Tag Archives: Women’s History
Women-1880

Strong Women Past and Present

The National Citizen and Ballot Box was a monthly journal deeply involved in the roots of the American feminist movement. It was owned and edited by Matilda Joslyn Gage, American women’s rights advocate, who helped to lead and publicize the suffrage movement in the United States.

This recurring segment highlighted the strength and influence of women in the past. This list is from the December 1880 issue.

Women Past and Present

ALLAQUIPPA was a celebrated savage queen residing near Pittsburg, Pa., before the Revolution. Washington is said to have called upon her when a young subaltern of the English army he was sent out to ascertain the designs of the French. Her name has been preserved in a countryseat near Pittsburg.

Miss Delia Bacon

Miss Delia Bacon

MISS DELIA BACON, a highly intellectual and eloquent woman, was the first to call in question the authorship of the plays ascribed to Shakspeare. Some twenty-five years ago she made her public appearance in Boston as a lecturer on history. Graceful and dignified in bearing, a fine reader and speaker, lecturing entirely without notes, she produced a marked impression in Boston and Cambridge. In course of her historical studies she became thoroughly convinced that Lord Bacon was the author of the plays attributed to Shakspear. In search of proof she visited England, remaining a year at St. Albans, where Lord Bacon lived in retirement, and where she supposed he wrote those matchless plays. She passed through many humiliations in behalf of her work, and poverty so great that she wrote in bed in order to keep warm, being unable to pay for fire. Hawthorne, then consul at Liverpool, helped her secure the publication of her book. It brought her a storm of abuse and adverse criticism, which following so closely upon her prolonged and exhausting literary labor, drove her insane. She was brought back to America where she soon died. But the theory she started as to the real authorship of Shakspeare’s plays, did not die with her. It has ever since continued to be the most interesting of all literary discussions; the authorship of the Junius letters pales before it. Miss Bacon, during her stay in England, wished, despite the curse, to open Shakspeare’s grave, believing she would there find the most convincing proof as to the authorship of these world renowned literary gems, but this she was not permitted to do. But the doubt she threw upon their Shakspearian authenticity is perennial. In the August Appleton’s Journal, Mr. Appleton Morgan, in a scholarly and convincing article, sustained Miss Bacon’s views. He deems it impossible that Shakspeare could have written the plays, and unhesitatingly ascribes their authorship, where Miss Bacon placed it, i. e., with Lord Francis Bacon.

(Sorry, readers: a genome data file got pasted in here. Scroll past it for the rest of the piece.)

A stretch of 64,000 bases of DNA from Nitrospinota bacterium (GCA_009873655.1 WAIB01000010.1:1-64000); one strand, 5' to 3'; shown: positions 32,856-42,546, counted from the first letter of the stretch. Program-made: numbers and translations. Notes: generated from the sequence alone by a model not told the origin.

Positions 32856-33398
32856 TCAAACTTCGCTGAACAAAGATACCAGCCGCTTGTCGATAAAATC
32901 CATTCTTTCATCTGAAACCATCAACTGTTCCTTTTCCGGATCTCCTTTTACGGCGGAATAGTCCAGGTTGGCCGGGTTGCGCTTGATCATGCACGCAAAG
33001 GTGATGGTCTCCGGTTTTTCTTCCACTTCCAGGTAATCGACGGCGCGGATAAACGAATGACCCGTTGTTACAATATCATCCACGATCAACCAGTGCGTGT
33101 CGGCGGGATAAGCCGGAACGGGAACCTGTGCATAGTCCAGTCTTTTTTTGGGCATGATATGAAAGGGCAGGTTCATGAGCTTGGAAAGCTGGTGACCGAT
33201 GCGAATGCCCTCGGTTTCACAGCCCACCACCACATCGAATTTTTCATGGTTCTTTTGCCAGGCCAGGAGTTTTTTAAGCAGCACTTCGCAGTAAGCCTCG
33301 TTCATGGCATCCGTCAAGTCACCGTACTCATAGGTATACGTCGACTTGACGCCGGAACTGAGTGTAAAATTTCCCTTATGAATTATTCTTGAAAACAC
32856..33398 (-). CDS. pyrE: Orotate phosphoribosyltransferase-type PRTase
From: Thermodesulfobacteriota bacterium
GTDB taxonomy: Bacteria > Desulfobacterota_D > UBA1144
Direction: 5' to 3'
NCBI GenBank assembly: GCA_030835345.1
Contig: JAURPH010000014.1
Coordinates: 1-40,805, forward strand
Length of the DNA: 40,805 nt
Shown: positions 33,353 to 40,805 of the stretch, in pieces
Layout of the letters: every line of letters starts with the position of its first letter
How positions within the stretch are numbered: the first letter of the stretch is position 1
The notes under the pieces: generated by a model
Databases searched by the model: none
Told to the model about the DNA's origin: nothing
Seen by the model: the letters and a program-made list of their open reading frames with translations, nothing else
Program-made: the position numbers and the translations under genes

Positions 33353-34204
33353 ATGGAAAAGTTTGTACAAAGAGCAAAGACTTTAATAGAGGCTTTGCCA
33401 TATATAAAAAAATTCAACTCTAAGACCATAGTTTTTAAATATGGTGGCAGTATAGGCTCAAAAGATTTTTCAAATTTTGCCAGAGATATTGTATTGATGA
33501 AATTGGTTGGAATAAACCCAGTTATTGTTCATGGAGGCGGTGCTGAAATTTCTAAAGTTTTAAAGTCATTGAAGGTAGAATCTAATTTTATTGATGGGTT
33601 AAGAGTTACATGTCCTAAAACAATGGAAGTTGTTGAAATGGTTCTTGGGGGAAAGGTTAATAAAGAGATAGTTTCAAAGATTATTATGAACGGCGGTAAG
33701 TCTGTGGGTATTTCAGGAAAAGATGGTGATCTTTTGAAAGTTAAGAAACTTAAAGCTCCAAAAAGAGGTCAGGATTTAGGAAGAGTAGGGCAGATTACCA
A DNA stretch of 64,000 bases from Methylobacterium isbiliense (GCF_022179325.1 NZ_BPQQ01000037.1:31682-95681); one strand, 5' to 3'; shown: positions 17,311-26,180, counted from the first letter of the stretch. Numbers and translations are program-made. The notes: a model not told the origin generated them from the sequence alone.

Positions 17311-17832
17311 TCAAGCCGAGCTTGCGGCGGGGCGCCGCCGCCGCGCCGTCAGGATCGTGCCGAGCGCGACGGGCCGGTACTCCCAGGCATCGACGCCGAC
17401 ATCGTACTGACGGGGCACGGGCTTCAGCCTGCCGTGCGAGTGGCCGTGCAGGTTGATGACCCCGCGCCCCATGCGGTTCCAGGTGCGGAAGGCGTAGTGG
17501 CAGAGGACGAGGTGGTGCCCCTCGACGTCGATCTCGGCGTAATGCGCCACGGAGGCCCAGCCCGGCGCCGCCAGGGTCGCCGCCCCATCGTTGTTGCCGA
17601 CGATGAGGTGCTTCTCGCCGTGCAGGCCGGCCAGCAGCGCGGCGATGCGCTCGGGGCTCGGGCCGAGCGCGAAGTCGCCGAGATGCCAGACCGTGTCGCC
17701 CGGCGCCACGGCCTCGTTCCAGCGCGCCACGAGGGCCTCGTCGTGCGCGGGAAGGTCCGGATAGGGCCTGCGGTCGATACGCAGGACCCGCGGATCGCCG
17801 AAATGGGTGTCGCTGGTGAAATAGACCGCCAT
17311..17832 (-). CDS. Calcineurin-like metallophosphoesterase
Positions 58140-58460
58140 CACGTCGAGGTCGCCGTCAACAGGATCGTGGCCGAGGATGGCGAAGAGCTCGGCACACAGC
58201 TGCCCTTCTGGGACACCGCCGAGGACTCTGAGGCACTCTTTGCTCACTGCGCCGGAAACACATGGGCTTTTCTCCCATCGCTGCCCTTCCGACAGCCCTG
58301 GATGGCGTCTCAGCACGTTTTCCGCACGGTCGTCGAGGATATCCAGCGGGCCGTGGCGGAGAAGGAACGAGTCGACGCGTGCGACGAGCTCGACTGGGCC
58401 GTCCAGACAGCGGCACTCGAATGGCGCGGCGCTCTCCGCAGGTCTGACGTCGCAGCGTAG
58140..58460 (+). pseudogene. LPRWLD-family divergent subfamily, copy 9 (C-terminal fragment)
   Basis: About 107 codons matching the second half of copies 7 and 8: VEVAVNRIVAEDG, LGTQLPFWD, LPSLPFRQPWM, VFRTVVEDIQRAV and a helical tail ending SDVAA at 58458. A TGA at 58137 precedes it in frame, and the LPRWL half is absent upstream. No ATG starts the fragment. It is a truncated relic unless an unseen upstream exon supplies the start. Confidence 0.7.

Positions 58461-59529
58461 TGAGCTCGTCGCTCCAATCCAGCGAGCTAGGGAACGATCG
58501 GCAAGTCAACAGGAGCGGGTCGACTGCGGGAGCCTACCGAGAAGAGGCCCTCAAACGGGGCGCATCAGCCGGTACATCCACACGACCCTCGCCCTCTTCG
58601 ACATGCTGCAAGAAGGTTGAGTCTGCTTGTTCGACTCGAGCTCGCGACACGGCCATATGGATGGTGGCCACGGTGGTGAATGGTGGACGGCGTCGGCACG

This item, and others like it, can be found in Accessible Archive’s Newspapers Collection. We can provide access to fully searchable newspapers by and for women including The Lily, The Revolution, and the National Citizen and Ballot Box.

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stained-glass

Universal Suffrage and an Earnest Zeal for the Right

Sarah A. Talbot’s letter was published in The Revolution on November 4, 1871, almost fifty years before women won the right to vote throughout the country.

To the Editor of the Revolution:

What the cause of Universal Suffrage most needs, is the co-operation of both sexes to improve the condition of humanity everywhere by manifesting an earnest zeal for the right, and a strong determination to oppose wrong in all its forms. The ministration of good women is needed in our jails and asylums. Their influence is particularly required in the temperance cause and in the cure of the social evil.

I sometimes ask myself will the women of America, when admitted to the ballot, have the courage to attack these monster evils? When I heard Susan B. Anthony hissed while in the act of uttering wholesome but unpalatable truths to a Sin Francisco audience, I realized as never before what the women of this land might expect if they dared attack the evils of society! 

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ECS-header

Elizabeth Cady Stanton on Slavery in America